Chris Daniels climbs aboard a bike to explore a different side of Rarotonga.

Lying on a sunny beach doesn't usually count as much of a culturally rewarding experience - it's relaxing and warm, but there's an extra dimension to even the most touristy destination that's worth seeking out.

In Rarotonga for the annual triathlon I was able to experience an aspect of Cook Islands' culture that can't easily be transmitted via an afternoon on the beach or a morning snorkelling.

Storytellers Eco Cycle Tours aims to share some of the islands' culture with tourists on the back of a bike, in small groups guided by a local.

I spent a few hours on the Discover tour - three hours plus lunch - which is perfect for those with limited bike skills or those who prefer a more sedate afternoon. We meandered about the back roads of the island, checked out a farm, taro plantations, met a big fat pig called Christmas and visited a local ukulele maker.


As we rode, we heard stories about the tribal warfare that swept the area over the centuries - along with information about the more bucolic side of Rarotongan life.

The bikes were modern and easy to ride, and those with even a basic level of biking ability could easily keep up with the pack.

It wasn't all pretty tropical fruit trees and taro plantations - one of the highlights of the trip was a ride through the abandoned hulk of the derelict Sheraton hotel, which was designed to be the island's first five-star hotel, but was never finished.

Looking now more like a suitable setting for a zombie film than a tropical resort, the Sheraton was a perfect backdrop to hear more home-grown Cook Island perspectives about respecting the environment and sustainable tourism.

Merging sustainable tourism with Cook Islands culture is also part of the ethos at the Highland Paradise Cultural Centre.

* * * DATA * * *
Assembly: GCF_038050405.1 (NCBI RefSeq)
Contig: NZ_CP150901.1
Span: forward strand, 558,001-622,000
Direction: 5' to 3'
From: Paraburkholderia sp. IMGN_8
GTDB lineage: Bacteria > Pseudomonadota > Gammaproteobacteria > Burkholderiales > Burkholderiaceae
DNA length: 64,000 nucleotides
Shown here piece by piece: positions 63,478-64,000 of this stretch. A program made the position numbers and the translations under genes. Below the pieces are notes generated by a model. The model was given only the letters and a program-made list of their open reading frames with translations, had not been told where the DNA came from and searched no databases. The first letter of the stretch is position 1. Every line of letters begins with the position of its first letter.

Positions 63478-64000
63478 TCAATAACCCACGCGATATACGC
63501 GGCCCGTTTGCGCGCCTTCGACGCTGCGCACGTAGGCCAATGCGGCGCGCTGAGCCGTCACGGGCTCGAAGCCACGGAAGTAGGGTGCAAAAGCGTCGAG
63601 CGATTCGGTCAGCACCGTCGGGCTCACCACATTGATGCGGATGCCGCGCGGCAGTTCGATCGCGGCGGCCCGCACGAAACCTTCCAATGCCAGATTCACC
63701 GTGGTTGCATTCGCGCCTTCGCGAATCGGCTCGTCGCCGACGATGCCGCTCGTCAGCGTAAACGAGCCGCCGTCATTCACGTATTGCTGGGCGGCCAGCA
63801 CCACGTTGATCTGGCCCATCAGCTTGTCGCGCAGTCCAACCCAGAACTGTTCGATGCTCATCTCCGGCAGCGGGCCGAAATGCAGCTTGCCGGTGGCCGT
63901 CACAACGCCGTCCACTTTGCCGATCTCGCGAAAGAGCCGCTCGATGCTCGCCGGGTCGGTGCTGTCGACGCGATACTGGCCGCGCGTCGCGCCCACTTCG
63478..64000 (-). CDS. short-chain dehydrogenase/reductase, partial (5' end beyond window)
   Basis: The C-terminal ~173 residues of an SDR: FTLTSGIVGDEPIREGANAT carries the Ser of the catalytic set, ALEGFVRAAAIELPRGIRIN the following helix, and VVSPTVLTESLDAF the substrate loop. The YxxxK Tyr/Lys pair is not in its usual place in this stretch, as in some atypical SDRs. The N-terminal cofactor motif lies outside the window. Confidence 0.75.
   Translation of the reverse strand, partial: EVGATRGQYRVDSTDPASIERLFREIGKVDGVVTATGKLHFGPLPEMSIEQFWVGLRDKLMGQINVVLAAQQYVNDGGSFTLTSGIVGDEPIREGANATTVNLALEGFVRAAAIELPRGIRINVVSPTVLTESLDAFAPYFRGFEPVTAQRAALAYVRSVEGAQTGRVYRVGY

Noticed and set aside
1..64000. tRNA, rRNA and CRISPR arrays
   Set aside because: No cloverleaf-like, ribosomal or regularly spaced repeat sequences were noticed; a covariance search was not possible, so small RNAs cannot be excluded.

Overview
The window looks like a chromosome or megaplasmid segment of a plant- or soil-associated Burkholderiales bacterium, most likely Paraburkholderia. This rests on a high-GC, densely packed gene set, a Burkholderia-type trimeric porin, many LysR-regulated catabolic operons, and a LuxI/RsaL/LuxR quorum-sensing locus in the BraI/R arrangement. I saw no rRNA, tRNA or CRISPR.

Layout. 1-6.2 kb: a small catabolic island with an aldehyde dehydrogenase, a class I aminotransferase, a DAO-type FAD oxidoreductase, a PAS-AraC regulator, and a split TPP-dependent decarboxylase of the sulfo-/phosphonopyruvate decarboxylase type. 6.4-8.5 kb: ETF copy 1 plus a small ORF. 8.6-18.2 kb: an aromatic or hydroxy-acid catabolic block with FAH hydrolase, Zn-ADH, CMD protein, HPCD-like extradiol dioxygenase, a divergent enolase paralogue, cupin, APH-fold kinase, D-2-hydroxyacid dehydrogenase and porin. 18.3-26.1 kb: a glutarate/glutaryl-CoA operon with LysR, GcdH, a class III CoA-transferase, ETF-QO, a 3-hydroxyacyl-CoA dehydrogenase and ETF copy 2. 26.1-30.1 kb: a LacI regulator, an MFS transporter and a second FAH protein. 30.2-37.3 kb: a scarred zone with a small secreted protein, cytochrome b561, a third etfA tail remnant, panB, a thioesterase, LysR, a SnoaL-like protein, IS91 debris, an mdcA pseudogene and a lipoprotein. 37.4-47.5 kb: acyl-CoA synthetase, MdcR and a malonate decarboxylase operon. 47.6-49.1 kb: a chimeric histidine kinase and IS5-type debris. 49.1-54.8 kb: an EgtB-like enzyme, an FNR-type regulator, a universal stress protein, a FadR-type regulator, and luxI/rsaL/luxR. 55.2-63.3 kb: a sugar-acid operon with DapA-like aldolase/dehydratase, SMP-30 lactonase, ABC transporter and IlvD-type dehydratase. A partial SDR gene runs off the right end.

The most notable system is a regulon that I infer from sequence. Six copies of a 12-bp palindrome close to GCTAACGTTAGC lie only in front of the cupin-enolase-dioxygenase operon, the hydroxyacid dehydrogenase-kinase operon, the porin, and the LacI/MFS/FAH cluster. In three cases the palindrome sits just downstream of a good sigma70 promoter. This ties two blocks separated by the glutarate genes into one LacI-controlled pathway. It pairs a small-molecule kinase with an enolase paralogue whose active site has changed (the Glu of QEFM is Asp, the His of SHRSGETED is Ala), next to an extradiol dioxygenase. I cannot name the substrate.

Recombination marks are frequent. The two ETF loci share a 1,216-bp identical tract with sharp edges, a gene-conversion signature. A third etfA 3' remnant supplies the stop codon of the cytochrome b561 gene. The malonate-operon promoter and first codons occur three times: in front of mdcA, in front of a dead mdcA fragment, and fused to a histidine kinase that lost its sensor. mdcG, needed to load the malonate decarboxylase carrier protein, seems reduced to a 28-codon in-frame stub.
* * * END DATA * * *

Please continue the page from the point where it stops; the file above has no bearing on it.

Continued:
The hosts describe the story of a formerly fortified village that lay unused for the best part of 150 years.

Arrival of the missionaries in the Cooks in 1821 changed the culture dramatically - inter-tribal conflict died away. The 600-year-old village site was once the home of the Tinomana Tribe. The marae high up in the hills was eventually abandoned, its easily defended position swapped for the easier - and now safer - location down near the sea shore.

Over the past few decades it's been slowly dug out from the jungle and developed into Highland Paradise, a cultural and educational centre that hosts students and locals while also running a tourist-focused business.


A night at the Highland Paradise begins with the serious stuff - a dusk walk through the restored village, followed by a prayer and an explanation of how a traditional Cook Islands marae works. There's an unexpectedly quiet, spiritual aspect to the setting - night is falling just as the more mystical (and decidedly non-missionary) side of Cook Islands history is on display.

Inside the main hall tourists are again regaled with tales of great battles and historic massacres of neighbouring tribes, accompanied by a rollicking good evening of traditional singing and dancing. The show we checked out was called Drums of our Forefathers - a chronological depiction of the history and development of Cook Islands' music and dancing.

As a first-time visitor to the Cooks I'm hardly the best to judge the authenticity of the work, but (aside from a few cabaret-style cheesy jokes from the MC) for this tourist expecting little more than a swim in the lagoon it offered a brief, but fascinating glimpse into the cultural life of one of our closest Polynesian neighbours.


Getting there: Air New Zealand flies direct from Auckland to Rarotonga.

The writer travelled as a guest of Cook Islands Tourism and Air New Zealand.